Stricter criteria on international adoptions means more kids are left in institutions longer, which could be detrimental to their physical and mental health, says a new study from an adoption group.
Many parents looking to adopt internationally work from what seems like a logical, if romantic, playbook: we want a child, there are poor orphans overseas, so let’s help each other. Everybody wins.
The reality is now very different. Following highly publicized cases in which the adopted children were not actually orphans or willingly given up by their parents, and others in which parents found they could not manage the needs of the child they adopted—remember the woman who sent her son back to Russia?—adoption regulations have tightened considerably. Many countries, such as Russia, have closed off international adoptions altogether. Others, such as China, have restricted adoptions by parents from abroad to kids with special needs.
All of this, and the international treaty most countries signed two decades ago that regulated the process of inter-country adoption, has slowed the pace of international adoptions markedly. About 23,000 newly adopted children were brought into the U.S. in 2004. Fewer than 9,000 were welcomed into American homes last year. Globally, 30,000 fewer children per year are now being taken into new families in another country than were nine years ago. Families who in the past might have waited a year or two for a child, now have to wait many times that.
A new study by the advocacy group Donaldson Adoption Institute (DAI) reveals that the slow-down in international adoptions has had unfortunate side effects, including, primarily, “more children remaining institutionalized for longer periods, thereby incurring greater psychic and developmental harm and diminishing their prospects of ever moving into a permanent family.” While there has been some rethinking on orphanages, studies are pretty conclusive that institutionalization of very young children can contribute to a range of lifelong effects that are almost impossible to undo, including behavioral, psychological and basic health issues.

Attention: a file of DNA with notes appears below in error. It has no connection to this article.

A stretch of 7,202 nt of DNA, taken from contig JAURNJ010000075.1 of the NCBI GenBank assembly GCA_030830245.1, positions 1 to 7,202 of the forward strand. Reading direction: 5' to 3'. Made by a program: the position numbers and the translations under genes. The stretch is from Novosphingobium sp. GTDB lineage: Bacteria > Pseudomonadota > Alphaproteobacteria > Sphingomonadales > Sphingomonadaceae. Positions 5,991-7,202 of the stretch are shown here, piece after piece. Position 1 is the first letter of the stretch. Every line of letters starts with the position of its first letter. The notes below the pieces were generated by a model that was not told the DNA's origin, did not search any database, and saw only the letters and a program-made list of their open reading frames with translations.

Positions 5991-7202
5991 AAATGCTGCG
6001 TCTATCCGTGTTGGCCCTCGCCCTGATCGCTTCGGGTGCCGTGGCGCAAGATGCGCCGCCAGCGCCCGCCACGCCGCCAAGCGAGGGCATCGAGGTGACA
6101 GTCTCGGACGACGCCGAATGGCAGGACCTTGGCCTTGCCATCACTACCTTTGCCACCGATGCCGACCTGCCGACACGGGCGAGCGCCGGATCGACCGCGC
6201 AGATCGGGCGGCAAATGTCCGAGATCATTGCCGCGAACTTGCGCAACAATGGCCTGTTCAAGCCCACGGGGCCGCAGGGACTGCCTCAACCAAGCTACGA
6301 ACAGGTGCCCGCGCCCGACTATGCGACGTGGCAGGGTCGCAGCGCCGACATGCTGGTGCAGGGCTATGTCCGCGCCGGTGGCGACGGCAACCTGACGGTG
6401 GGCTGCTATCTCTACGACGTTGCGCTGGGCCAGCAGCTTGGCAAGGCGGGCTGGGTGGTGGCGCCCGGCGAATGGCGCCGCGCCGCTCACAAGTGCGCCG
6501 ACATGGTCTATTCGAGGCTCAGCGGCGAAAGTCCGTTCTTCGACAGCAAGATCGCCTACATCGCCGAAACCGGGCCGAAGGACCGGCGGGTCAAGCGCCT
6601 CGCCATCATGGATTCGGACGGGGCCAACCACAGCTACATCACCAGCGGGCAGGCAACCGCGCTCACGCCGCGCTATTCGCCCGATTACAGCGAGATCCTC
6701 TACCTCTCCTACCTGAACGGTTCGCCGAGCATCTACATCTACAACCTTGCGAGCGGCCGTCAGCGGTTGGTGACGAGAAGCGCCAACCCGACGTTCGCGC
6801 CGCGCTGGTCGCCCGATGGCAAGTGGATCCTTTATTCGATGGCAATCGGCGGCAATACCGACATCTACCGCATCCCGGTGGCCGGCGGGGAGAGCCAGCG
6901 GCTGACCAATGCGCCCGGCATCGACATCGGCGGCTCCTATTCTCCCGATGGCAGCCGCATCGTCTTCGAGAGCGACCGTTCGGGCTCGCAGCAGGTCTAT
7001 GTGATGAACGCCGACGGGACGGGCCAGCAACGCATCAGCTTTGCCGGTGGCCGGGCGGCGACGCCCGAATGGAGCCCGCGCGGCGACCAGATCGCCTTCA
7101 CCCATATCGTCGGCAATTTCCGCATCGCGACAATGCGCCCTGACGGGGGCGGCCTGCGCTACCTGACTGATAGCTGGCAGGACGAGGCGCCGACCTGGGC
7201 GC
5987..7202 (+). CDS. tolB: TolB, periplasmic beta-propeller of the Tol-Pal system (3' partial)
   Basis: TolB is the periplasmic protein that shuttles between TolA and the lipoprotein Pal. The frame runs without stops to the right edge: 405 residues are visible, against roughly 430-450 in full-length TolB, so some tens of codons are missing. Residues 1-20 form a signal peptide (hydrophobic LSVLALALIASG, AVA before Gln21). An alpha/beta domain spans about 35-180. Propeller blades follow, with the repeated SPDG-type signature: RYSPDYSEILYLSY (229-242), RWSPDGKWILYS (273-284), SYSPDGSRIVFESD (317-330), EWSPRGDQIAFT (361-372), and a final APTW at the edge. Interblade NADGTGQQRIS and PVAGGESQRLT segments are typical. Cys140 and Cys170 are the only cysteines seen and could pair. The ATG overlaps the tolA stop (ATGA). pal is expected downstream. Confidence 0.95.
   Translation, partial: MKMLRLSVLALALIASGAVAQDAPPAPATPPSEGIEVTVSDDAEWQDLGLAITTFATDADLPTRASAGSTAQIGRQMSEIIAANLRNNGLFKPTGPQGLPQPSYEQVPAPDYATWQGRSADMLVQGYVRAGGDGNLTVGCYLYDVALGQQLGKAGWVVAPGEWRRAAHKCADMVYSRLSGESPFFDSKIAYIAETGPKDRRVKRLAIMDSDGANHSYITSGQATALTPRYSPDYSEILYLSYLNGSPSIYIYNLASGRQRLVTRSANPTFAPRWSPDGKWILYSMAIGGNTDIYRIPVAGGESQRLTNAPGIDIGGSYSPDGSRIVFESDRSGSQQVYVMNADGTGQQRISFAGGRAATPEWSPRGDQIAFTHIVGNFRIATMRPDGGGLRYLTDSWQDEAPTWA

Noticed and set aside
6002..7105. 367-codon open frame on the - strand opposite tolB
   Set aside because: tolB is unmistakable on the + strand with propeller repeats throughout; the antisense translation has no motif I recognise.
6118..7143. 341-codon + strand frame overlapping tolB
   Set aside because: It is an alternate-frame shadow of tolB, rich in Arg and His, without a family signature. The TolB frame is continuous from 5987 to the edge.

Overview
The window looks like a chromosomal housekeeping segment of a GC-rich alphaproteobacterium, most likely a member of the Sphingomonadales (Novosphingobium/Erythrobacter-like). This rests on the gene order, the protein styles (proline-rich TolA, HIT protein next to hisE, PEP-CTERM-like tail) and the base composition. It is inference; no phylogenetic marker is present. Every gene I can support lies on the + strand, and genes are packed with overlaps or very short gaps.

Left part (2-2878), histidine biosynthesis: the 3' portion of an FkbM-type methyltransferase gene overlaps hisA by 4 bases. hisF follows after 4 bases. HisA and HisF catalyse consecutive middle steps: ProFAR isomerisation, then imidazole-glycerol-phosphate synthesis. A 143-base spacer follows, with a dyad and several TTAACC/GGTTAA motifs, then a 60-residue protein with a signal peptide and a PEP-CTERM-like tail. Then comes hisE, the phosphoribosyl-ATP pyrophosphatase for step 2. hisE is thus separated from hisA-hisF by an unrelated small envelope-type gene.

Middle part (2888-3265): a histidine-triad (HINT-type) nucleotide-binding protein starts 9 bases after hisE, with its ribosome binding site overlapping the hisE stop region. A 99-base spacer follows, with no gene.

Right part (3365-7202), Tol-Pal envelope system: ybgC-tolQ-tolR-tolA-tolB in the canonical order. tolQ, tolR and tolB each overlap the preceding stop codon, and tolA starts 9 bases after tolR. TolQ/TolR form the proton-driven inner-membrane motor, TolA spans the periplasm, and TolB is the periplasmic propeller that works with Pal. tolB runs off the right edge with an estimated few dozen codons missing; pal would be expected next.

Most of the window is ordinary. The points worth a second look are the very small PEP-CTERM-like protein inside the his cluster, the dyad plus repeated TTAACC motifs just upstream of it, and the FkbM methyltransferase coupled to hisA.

The DAI study also found that the kids who were available for adoption now were those who needed more behavioral and developmental help. “Many countries of origin, including the largest ones such as China, are increasingly allowing inter-country adoption primarily or exclusively of children who have special needs,” the study authors write. Since children with special needs who need families are in plentiful in the U.S., this makes international adoption that much less attractive, especially as the cost of international adoption has soared, to north of $50,000. And international agencies often can’t provide parents with much information about the medical issues of their prospective child, so parents are often less equipped to deal with their child when issues arise.
The stringent criteria have also inadvertently spawned a more disturbing practice, called “re-homing,” in which parents whose adoptions aren’t working out are putting the kids up for adoption on the internet. People simply look for new parents in the same way they might find a new owner for a dog they needed to give away when they moved house. In such unofficial bazaars children are traded with little or no government oversight, bypassing an agreement among states that authorities be notified of any transfer of custody of children between states so potential parents can be evaluated for their ability to raise children. (Reuters/NBC detailed the trend in a sobering series available here.)
All of this tips over a domino-line of harm for kids who need parents. Stricter regulations meant to protect them mean they are likely to remain in institutions longer. Because they remain in institutions longer, they’re more likely to have behavioral, social and medical problems when they are adopted. Having problems after they’re adopted means it’s more likely the adoption will be what’s called “disrupted.” And kids from disrupted adoptions are more likely to have problems in future families. Which feeds back into a disincentive to encourage international adoptions, which means countries are the less likely to loosen up their adoption procedures, continuing the cycle.